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The colossal sorceress looming over this quaint New England village is symbolic of the ubiquitous paranoia spawned from the witch-hunts in Colonial America. Amidst a god-fearing, Puritan society, the mere suggestion that a witch abounded was enough to breed widespread hysteria. Villagers became paranoid and were quick to accuse one another of witchcraft, a denunciation that often ended at the gallows.
It is only within the past 40 years that researchers have shed new light on the possible catalyst of this historic frenzy, revealing the true culprit as Ergot-poisoning. A harmful fungus that infects rye and similar grains, Ergot (Claviceps purpurea) produces alkaloids that, when ingested, can cause severe hallucinations, spasms, delusions, vomiting, and crawling sensations on the skin. Prolonged consumption of Ergot is known as Ergotism and, in extreme cases, culminates in gangrene or death.
Although the Ergot hypothesis is debated amongst witchcraft scholars, more and more evidence is stacking up in support of this scientific theory. Agricultural records of the past reveal that damp growing seasons preceding the witch-hunts presented the ideal climate conditions required to breed Ergot. In addition, Ergot was often overlooked, as it was mistaken for discolored grains, and subsequently found its way into the villager’s main food source— bread. An abundance of bread was traditionally baked after the harvest, in preparation for a long, cold winter. In the case of Salem, Massachusetts, the witch hysteria began in the winter of 1692, coinciding with the consumption of the villager’s winter food supply which was most likely infected with Ergot. Lastly, recent studies reveal that different strains of Ergot, as well as varying soils, have contributed to new alkaloid compounds which could explain the diverse manifestations of Ergotism from case to case. This attribute also unveils how Ergot managed to go by unsuspected as a factor in the witch-hunts for so many centuries.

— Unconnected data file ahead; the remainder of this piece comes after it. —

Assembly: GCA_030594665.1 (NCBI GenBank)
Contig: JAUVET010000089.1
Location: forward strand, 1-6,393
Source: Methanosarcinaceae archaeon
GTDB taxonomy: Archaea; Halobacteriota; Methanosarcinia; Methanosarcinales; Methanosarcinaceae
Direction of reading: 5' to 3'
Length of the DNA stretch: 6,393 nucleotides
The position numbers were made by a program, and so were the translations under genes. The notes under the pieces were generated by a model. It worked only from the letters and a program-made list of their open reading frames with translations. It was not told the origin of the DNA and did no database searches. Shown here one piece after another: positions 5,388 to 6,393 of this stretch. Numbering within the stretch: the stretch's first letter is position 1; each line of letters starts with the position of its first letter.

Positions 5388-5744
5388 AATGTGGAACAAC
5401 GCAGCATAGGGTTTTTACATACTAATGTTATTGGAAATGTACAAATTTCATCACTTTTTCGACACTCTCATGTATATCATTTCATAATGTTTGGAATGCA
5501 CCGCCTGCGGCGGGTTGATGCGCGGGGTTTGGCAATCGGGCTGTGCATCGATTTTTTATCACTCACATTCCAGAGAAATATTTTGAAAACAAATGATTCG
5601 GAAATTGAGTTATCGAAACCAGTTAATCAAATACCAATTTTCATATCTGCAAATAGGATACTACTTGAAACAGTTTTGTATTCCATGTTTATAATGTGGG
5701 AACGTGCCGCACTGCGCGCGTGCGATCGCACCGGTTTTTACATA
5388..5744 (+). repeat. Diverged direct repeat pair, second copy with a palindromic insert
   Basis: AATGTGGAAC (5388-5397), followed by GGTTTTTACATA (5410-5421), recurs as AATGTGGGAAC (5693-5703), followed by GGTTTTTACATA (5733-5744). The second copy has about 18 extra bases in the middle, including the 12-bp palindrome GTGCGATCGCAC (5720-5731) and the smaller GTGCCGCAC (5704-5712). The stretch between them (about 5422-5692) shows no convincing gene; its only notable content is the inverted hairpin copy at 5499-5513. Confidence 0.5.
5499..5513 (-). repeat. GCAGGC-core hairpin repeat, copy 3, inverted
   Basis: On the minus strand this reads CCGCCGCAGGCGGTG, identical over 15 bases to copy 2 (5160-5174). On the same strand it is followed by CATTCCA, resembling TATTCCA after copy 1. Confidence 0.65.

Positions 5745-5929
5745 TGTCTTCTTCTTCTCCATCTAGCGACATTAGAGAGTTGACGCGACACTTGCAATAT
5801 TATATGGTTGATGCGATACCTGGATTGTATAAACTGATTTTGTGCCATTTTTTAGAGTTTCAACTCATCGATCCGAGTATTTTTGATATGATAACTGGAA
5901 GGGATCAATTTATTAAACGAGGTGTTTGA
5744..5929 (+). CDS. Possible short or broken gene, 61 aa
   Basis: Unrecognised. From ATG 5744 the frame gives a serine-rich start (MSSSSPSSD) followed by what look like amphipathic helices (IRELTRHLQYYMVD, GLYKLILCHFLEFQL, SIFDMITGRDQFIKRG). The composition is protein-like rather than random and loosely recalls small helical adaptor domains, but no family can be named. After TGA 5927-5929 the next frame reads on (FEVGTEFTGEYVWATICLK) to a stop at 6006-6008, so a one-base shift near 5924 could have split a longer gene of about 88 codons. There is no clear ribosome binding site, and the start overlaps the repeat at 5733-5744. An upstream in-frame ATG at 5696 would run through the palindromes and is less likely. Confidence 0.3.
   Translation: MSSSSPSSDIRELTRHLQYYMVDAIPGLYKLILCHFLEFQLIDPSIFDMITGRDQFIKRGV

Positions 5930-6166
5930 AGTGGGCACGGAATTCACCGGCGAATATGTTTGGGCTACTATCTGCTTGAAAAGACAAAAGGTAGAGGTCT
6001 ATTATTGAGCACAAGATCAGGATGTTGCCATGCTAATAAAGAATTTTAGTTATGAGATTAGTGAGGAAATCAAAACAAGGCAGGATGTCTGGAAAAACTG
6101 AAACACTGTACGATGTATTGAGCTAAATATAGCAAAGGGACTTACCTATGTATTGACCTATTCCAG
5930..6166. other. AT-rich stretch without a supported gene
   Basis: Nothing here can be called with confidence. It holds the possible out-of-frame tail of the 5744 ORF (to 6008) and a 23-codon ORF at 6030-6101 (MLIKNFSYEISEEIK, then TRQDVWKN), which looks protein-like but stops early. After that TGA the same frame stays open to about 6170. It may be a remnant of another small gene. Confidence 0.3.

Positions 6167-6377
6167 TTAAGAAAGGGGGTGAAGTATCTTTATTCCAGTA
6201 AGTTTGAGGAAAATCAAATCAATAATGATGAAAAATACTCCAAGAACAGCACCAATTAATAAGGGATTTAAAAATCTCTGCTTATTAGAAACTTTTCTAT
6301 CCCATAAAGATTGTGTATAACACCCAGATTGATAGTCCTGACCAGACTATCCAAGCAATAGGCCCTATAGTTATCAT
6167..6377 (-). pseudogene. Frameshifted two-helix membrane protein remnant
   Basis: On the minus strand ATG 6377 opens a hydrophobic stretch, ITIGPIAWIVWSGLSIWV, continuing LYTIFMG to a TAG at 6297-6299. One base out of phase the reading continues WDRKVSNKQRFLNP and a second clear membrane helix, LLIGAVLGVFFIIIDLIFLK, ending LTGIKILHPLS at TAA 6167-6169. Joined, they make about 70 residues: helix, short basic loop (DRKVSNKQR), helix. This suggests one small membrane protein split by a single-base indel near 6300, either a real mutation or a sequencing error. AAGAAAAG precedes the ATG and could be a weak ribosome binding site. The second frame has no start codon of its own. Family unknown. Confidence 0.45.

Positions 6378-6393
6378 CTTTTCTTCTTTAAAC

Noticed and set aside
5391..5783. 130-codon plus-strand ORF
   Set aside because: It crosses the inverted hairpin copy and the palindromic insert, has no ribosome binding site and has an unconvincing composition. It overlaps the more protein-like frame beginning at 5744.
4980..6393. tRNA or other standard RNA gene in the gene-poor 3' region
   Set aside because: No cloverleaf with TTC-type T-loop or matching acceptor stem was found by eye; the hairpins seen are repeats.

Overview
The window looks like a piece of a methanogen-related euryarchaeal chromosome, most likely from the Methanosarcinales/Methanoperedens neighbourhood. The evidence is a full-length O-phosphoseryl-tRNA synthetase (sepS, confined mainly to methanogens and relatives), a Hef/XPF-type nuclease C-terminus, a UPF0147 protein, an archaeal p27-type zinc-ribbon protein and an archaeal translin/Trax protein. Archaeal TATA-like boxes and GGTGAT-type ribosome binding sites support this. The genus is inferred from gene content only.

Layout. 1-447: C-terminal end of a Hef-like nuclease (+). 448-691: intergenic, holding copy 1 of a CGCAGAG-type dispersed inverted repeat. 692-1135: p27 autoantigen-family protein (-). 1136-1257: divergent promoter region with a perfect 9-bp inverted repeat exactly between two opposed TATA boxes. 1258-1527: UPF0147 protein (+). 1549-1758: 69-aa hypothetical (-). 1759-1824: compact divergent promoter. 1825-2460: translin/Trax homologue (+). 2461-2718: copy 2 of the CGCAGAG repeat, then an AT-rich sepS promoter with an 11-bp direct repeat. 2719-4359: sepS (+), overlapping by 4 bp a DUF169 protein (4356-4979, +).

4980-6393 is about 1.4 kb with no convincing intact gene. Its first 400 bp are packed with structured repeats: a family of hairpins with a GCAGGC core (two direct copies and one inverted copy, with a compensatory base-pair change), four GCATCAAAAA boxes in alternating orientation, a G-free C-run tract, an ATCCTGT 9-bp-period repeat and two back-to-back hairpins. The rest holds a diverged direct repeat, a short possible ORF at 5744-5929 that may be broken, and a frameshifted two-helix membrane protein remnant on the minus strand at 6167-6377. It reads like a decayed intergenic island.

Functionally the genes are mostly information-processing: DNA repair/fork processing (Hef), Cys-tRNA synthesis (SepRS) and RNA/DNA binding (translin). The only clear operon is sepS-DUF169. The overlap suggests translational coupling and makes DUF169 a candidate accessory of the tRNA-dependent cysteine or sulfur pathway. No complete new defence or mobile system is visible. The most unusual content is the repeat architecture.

Though this theory debunks the more exciting notion that witches were behind the frenzied happenings, it still holds mystery in the fact that Ergot has been linked to witchcraft for centuries prior to the witch craze. Grains infected with the fungus were often an ingredient in the infamous witch’s flying ointment, a psychoactive paste used to aid in night flight and astral travel. Hedge witches and folk healers of the time would have been aware of Ergot and its effects on the human mind. They knew full well that an outbreak of Ergotism would magnify paranoia and suspicion, successfully turning Puritans against one another. Could it be, perhaps, that Ergot, itself, were the true curse of the witch? After all, she is clever in her ways!
Ergot is original artwork drawn and screen printed by Adrienne Rozzi. Printed with black ink on "ivory" archival paper. Each print comes signed by the artist.
Measures 13.5" x 20.25" with a deckle (raw) edge at the bottom.
Also available as a back patch.